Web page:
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Re: We, the Web Kids

Postby philly30 » Fri Feb 24, 2012 11:10 am

you can keep your emails private, there are various services and VPNs and those people are not being hauled off into prisons, one thing the internet has given us is alot of FUD from various ends of the politcal spectrum everything from the government spreading fear over terrorism to civil libertarians who anytime a politician says internet writes a blog post proclaiming the end of the internet is at hand. Also there are so called closed portions of the internet where you have to pay to get access and it works just fine, netflix is one of those things
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Re: We, the Web Kids

Postby rwizzel » Fri Feb 24, 2012 2:29 pm

To pay for security (or privacy) of your information is a sucker's tax. All the security you need is free and available for those willing to take 45 minutes to do a little research. Don't pay someone to ensure your stuff is encrypted or locked away off-site. You can do that yourself. External SSD and encrypted email client and you are ready to go. As far as anonymity browsing the internet? TOR. Or just understand that your browsing habits are constantly logged anyway to include: Emails, Instant Messaging, Text Messages, phone calls, etc.. Shoot, your smart phone is already logging your friggin' whereabouts!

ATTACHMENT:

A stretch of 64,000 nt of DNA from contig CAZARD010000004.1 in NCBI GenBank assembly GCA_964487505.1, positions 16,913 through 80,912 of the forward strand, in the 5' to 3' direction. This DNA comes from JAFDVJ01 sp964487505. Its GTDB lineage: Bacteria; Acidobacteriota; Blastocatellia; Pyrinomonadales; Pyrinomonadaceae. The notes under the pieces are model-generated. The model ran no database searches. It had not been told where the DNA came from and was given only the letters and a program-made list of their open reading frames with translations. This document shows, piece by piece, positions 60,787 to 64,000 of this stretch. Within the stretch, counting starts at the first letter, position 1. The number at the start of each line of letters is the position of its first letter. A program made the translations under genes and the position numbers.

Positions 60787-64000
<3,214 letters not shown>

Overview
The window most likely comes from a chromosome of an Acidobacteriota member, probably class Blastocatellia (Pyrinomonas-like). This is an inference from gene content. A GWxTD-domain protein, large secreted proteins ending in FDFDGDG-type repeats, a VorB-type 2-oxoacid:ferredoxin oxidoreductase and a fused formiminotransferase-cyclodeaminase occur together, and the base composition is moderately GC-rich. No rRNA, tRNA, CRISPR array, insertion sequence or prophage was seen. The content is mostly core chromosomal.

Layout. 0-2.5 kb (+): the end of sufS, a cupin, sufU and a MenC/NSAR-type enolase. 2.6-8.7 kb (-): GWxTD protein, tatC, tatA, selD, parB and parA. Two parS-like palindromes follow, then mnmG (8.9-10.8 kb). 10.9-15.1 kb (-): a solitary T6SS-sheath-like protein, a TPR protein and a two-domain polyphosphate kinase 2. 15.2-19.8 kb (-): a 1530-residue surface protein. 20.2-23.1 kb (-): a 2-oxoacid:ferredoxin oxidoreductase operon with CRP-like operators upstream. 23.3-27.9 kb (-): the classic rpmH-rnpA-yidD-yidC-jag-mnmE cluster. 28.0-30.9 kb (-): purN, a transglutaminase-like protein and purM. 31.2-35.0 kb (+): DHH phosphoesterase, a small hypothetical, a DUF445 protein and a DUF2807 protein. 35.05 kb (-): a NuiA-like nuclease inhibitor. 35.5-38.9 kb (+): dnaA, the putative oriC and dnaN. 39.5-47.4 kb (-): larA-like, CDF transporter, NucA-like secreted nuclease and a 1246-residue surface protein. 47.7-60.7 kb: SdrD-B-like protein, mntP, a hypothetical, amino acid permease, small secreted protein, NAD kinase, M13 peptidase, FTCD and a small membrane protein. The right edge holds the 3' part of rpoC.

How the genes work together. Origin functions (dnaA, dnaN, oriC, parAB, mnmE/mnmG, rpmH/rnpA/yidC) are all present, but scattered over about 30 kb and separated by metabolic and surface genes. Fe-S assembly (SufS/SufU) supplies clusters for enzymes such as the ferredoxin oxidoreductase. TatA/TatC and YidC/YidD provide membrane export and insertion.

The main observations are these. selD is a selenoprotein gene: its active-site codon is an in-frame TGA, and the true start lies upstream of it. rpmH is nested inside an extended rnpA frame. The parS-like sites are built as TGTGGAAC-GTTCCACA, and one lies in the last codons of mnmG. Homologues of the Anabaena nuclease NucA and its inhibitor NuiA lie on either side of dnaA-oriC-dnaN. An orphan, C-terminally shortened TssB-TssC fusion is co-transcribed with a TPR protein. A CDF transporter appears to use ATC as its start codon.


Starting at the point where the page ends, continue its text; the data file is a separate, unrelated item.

Email Encryption Software:
http://www.comodo.com/home/email-securi ... -email.php

Explanation about TOR:
http://en.wikipedia.org/wiki/Tor_%28ano ... network%29

Phones reporting your whereabouts and everything else:
http://www.forbes.com/sites/andygreenbe ... -of-cases/

We are seeing a change in the way this world governs it's people. Freedom of information is imperative and if the governments of the world are successful in stifling it, all that is left is propaganda. FOX.com and MSNBC.com. THAT should terrify EVERYONE.
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Re: We, the Web Kids

Postby philly30 » Fri Feb 24, 2012 2:56 pm

privacy fears are way overstated, there are common sense things you can do and you will be pretty safe.
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Re: We, the Web Kids

Postby hondo69 » Sat Feb 25, 2012 4:14 am

Thanks for sending those links rwizzel.

Interesting reading on some stuff I didn't know about before.
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Re: We, the Web Kids

Postby AgentX » Sat Feb 25, 2012 6:30 pm